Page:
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Just talk to any parent and they will tell you they have been bombarded with the question, “Why?” Little children constantly ask that question. There are days that every conversation, instruction, explanation, or clarification invokes a “Why?”

So “Why” then do we as adults tend to stop asking “Why?” Why do we leave our curiosity unsatisfied or instructions unclarified? More importantly, “Why” do we not ask the important questions to clarify the foundation of our relationship with Christ?

We long to be independent, to be individuals, and then we acquiesce to the status quo without questioning “Why?” I am not suggesting a stubbornness or abstinence. I am advocating a thirst for personal knowledge, a desire to know more than the “what” and the “how” of a matter.

Simply knowing “what to do” or “how to do” will prove insufficient when pressures arise or our schedule demands increase. External motivation may serve as an initiator or even a form of encouragement, but it is not adequate in itself to keep us faithful.

Answering the ultimate clarifying question of the “Why” reveals true motivation. The reality is our personal growth should originate from our love for the Savior, which changes the discussion from requirement to relationship.

Knowing that the “Why of personal growth” is about building my relationship with God causes me to function with a different set of dynamics. Let me illustrate:

  • If my personal growth is based on the “What” and the “How,” then:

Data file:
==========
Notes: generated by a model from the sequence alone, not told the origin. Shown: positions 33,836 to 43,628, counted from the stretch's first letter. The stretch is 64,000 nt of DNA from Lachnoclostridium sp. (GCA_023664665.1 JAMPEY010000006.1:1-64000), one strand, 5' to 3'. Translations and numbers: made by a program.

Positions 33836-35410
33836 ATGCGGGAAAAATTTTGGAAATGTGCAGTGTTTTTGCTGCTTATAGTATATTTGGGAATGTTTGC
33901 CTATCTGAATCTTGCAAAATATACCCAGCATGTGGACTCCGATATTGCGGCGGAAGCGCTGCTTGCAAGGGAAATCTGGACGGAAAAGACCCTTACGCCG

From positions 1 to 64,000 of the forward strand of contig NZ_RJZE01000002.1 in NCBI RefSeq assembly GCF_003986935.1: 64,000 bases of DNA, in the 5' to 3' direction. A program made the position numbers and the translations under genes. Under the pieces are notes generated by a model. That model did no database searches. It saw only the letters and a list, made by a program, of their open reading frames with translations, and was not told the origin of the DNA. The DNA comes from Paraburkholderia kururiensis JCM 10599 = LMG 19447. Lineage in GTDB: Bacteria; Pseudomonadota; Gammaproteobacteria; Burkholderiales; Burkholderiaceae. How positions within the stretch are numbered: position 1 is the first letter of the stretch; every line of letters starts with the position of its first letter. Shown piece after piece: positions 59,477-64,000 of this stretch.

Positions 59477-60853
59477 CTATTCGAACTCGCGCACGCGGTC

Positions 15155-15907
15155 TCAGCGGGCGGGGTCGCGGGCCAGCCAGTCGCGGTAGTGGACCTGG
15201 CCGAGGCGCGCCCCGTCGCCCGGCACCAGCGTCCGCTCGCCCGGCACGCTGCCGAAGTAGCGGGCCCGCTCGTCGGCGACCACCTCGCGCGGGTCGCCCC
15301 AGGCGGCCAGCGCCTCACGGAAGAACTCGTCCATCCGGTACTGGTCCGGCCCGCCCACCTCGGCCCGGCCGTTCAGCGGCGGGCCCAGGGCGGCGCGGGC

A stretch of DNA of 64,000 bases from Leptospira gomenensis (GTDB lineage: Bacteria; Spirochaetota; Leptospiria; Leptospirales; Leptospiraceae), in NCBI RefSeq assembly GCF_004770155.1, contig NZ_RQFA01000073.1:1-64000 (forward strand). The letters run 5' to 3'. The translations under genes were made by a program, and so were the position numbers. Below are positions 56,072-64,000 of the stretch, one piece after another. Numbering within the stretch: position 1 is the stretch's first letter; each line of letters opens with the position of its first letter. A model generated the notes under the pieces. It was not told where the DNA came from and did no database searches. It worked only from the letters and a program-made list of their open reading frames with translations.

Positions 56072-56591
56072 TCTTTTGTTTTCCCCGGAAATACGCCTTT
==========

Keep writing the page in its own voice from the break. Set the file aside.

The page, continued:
• It is about requirements.
    • It is about meeting a standard.
    • It is about a checklist.
    • It is about concepts others define for me.
  • If my personal growth is based on the “Why,” then:
    • It is about my relationship.
    • It is about my personal walk.
    • It is about pursued accountability.
    • It is about personally exploring and discovering God.

“Why” is The Ultimate Clarifying Question of Personal Growth because it penetrates to the heart. “Why” causes us to look beyond our routines, rituals, or requirements to the core of our souls. “Why” forces us to answer a question we only truly want to confront when the answer is love.

Have you answered the “Why” question of your own personal growth?

Are you still asking the “Why” questions about life and ministry?

If not, WHY?

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2 Comments

  1. It’s good to be reminded that why we pursue personal growth is more important than the specifics of how and what we do. “Why” gets to the heart of the matter. Thanks, Mike.

    • David, it takes more time to wrestle with the “why” and to get to the heart of the matter. I appreciate your commitment to personal growth and digging deeper. Mike

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